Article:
Mistletoe Extract

Mistletoe Extract

PEP Topic 
Fatigue
Description 

Mistletoe extracts have been applied to patients with cancer for claimed cytotoxic effects. Mistletoe has been discussed for its potential effect on fatigue.

Effectiveness Not Established

Research Evidence Summaries

Beuth, J., Schneider, B., & Schierholz, J. M. (2008). Impact of complementary treatment of breast cancer patients with standardized mistletoe extract during aftercare: a controlled multicenter comparative epidemiological cohort study. Anticancer Research, 28, 523–527.

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Intervention Characteristics/Basic Study Process:

Data were acquired by the investigators from the patients’ medical records at each of the study centers and were transferred to a standardized case report form (CRF). Data collected included patient demographics, characteristics of cancer disease and treatment, disease-related symptoms and adverse effects experienced by the patients, and the course of the disease. Outcomes were assessed at yearly intervals until the end of the observation or treatment period.

Sample Characteristics:

A total of 681 women with primary breast cancer were included.

Study Group

  • N = 167
  • Mean age was 55.11 years.
  • Statistically significant tendency to more severe diseases and higher disease stages
  • Most patients were receiving hormone therapy (71.9%), which was significantly more than the control group.

Control Group

  • N = 514
  • Mean age was 54.63 years.
  • The majority of patients were receiving hormone therapy (48.2%).

Patients were excluded if they received other mistletoe products except the study medication, if they suffered from a relapse or metastatic disease at the beginning of the postoperative treatment, or if a secondary malignancy was detected.

Setting:

The study was conducted in 53 randomly selected hospitals or practices representatively distributed in Germany, including oncologists, gynecologists, and general practitioners.

Phase of Care and Clinical Applications:

Unclear

Study Design:

This was a controlled, multicenter, comparative, epidemiological, cohort study.

Measurement Instruments/Methods:

Data were collected on CRFs in which, prior to data collection, the data elements required for the study were identified and defined.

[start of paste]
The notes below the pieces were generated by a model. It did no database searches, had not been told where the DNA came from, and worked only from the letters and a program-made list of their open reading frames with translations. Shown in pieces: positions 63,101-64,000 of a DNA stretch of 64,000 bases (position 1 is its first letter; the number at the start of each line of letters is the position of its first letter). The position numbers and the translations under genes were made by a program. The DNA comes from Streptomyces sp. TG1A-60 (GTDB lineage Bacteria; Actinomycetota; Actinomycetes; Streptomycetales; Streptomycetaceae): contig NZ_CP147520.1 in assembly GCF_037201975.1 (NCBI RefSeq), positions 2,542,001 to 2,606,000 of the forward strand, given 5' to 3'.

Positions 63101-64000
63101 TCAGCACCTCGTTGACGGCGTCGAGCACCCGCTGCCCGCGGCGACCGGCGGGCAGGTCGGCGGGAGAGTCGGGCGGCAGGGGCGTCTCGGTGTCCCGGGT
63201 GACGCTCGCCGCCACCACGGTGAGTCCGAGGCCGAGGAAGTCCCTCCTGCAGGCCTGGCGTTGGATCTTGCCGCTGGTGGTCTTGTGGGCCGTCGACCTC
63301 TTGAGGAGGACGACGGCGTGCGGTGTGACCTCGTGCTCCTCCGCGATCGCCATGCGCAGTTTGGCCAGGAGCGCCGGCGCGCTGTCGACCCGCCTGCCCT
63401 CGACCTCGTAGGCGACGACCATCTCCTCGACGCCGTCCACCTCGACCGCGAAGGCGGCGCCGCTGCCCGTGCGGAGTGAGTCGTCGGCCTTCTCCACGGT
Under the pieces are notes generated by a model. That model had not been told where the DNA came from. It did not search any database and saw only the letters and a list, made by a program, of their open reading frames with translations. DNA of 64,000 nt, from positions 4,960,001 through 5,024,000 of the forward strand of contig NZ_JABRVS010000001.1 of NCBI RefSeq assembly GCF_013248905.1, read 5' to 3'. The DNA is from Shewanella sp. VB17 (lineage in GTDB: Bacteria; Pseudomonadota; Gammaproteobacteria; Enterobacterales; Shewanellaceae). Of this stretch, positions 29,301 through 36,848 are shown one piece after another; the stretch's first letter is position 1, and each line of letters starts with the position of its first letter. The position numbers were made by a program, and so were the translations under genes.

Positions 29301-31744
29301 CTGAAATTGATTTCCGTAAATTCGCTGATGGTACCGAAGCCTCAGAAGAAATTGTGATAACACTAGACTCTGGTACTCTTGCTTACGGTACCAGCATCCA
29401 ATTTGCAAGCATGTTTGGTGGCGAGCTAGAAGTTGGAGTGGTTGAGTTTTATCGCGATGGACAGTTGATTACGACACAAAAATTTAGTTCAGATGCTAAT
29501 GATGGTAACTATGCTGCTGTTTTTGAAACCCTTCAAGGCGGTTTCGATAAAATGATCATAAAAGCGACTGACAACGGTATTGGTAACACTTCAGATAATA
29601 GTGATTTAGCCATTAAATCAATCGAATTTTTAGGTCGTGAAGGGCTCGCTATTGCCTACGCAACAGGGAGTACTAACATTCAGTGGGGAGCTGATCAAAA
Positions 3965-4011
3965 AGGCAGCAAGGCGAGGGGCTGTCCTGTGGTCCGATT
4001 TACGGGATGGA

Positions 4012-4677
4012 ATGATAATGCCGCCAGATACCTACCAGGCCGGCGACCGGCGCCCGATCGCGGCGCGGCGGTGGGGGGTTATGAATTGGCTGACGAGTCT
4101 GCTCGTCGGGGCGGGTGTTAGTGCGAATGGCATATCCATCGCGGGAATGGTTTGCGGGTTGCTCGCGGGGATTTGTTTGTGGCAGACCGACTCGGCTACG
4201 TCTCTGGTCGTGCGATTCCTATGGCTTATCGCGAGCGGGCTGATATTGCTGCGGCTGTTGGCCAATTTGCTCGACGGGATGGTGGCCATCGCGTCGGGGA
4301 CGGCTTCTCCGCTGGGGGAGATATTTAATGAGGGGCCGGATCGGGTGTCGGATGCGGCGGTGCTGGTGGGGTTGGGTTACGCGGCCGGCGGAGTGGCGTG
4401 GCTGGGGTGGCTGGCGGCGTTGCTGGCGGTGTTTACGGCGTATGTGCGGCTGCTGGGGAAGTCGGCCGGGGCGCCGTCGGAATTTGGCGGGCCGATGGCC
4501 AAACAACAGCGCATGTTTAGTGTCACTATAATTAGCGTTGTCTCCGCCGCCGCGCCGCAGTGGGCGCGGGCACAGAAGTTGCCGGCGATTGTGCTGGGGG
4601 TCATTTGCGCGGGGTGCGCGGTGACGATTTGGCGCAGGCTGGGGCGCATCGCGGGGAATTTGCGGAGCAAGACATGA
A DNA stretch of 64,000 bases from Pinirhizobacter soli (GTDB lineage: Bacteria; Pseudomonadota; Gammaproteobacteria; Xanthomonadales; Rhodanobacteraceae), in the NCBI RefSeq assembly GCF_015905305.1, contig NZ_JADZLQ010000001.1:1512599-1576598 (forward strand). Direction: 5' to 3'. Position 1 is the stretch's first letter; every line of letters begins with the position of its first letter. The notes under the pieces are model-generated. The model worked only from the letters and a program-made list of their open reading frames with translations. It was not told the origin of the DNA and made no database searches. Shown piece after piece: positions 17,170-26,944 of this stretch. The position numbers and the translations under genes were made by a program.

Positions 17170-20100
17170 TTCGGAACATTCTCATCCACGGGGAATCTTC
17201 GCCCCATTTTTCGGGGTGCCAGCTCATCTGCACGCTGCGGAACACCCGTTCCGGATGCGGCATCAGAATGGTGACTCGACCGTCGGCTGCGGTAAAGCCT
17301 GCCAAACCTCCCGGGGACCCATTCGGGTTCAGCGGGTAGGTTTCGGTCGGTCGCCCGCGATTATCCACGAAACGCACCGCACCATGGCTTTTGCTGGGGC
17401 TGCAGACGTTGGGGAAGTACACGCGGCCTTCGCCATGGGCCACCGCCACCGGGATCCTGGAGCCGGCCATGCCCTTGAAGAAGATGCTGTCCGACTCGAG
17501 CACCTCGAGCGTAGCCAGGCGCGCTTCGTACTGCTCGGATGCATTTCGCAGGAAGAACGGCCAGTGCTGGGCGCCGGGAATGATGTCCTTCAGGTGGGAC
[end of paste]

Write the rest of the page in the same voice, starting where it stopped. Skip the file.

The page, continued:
Results:

The complementary standardized mistletoe extract study group reported a statistically significant lower number of fatigue or tiredness symptoms compared to the control group during an aftercare period of about five years, with 0.6% versus 1.0% reporting fatigue symptoms for the study and control groups, respectively.

Schumacher, K., Schneider, B., Reich, G., Stiefel, T., Stoll, G., Bock, P. R., . . . Beuth, J. (2003). Influence of postoperative complementary treatment with lectin-standardized mistletoe extract on breast cancer patients. A controlled epidemiological multicentric retrolective cohort study. Anticancer Research, 23, 5081–5087.

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Intervention Characteristics/Basic Study Process:

Data were retrieved by investigators from the patients’ medical records at each of the study centers and were transferred to a standardized case report form (CRF). Data collected included patient demographics, characteristics of the tumor disease, treatments, signs, symptoms, side effects experienced by patients, and the course of the disease. For each symptom, a patient was included in the analysis if the symptom was present either at the beginning and/or the end of postoperative treatment, and if an assessment was available for both time points. The primary target criterion was the change in symptom score between the start and end of postoperative treatment.

Sample Characteristics:

  • The sample was comprised of 689 women with primary breast cancer.
  • The therapy group was comprised of 219 patents (mean age = 60 years [range 33–92]). The majority had stage IIa (26.5%).
  • The control group was comprised of 470 patients (mean age = 64 years [range 35–90]). The majority had stage IIa (29.4%).
  • Patients were excluded if they were taking any other complementary medication except standardized mistletoe extract, suffered from a relapse or developed metastasis at the beginning of the postoperative treatment, or if a secondary malignancy was detected.

Setting:

The study included seven study centers randomly identified in Germany (hospitals and general or specialized practitioners).

Phase of Care and Clinical Applications:

Patients were undergoing the active treatment phase of care.

Study Design:

This was a controlled, epidemiologic, multicentric, retrolective, cohort study with parallel groups.

Measurement Instruments/Methods:

Data were collected on CRFs in which, prior to data collection, the data elements required for the study were identified and defined.

Results:

The mean change in fatigue symptom scores during the postoperative study period was significantly larger (beneficial) in the therapy group compared to the control group (p < 0.0001). The adjusted odds ratios for fatigue in treatment/control was 7.33. A multivariate analysis of the combined symptom score was calculated in accordance to Wei-Lachin and proved a significant superiority of the therapy group (p = 0.0001).


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